In contrast to the rest of the country, the Janata party won only six seats from India's southern states – none from the state of Kerala – where the Emergency had not caused political unrest. The Congress (R) won a total of 153 seats, mainly from India's south. However, Janata candidates resoundingly defeated Congress (R) candidates in the northern "Hindi belt", especially in Uttar Pradesh . One of the most shocking outcomes of the election was the defeat of Indira Gandhi in her bid to seek re-election from her constituency of Rae Bareilly, which she lost to her 1971 opponent Raj Narain by a margin of 55,200 votes. The Congress (R) did not win any seats in Uttar Pradesh and was wiped out in 10 states and territories by Janata candidates.

Government formation[edit]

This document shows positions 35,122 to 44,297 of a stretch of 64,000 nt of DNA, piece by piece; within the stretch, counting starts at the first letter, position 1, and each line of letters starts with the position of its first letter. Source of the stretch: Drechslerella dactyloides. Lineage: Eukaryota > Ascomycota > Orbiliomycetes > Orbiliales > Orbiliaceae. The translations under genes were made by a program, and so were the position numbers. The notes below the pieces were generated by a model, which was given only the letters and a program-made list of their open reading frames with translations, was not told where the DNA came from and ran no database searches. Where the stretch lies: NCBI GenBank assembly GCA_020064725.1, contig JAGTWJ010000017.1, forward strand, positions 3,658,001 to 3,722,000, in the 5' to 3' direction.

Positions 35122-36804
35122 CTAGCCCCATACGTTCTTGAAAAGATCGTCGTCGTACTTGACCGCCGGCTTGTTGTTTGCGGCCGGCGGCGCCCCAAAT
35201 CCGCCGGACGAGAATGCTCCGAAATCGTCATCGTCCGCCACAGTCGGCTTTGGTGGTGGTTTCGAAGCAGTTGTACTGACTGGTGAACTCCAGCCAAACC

On the morning of 24 March, Jayaprakash Narayan and Jivatram Kripalani led the newly elected Janata MPs to Raj Ghat, where the ashes of Mahatma Gandhi were laid, and administered a pledge to continue Gandhi's work and preserve honesty in serving the nation.[14] Immediately afterwards, the Janata party faced a serious challenge in choosing a leader to become India's new prime minister, where the rival bids of party leaders could divide the party and weaken its majority before it took power. Janata party chairman Morarji Desai, Charan Singh and Jagjivan Ram enjoyed the support of a significant number of Janata MPs and the activists brought from their own political parties into the Janata organisation.[14] To avoid a potentially divisive contest, Janata leaders asked Jayaprakash Narayan and Jivatram Kripalani to select the party's leader, pledging to abide by their choice.[14] After a period of deliberation, Narayan and Kripalani selected Morarji Desai to become the chairman of the Janata Parliamentary Party on 24 May. Although some leaders such as George Fernandes and Jagjivan Ram hesitated to support Desai and criticised the undemocratic method of selection, Desai's position was soon confirmed and consolidated.[14]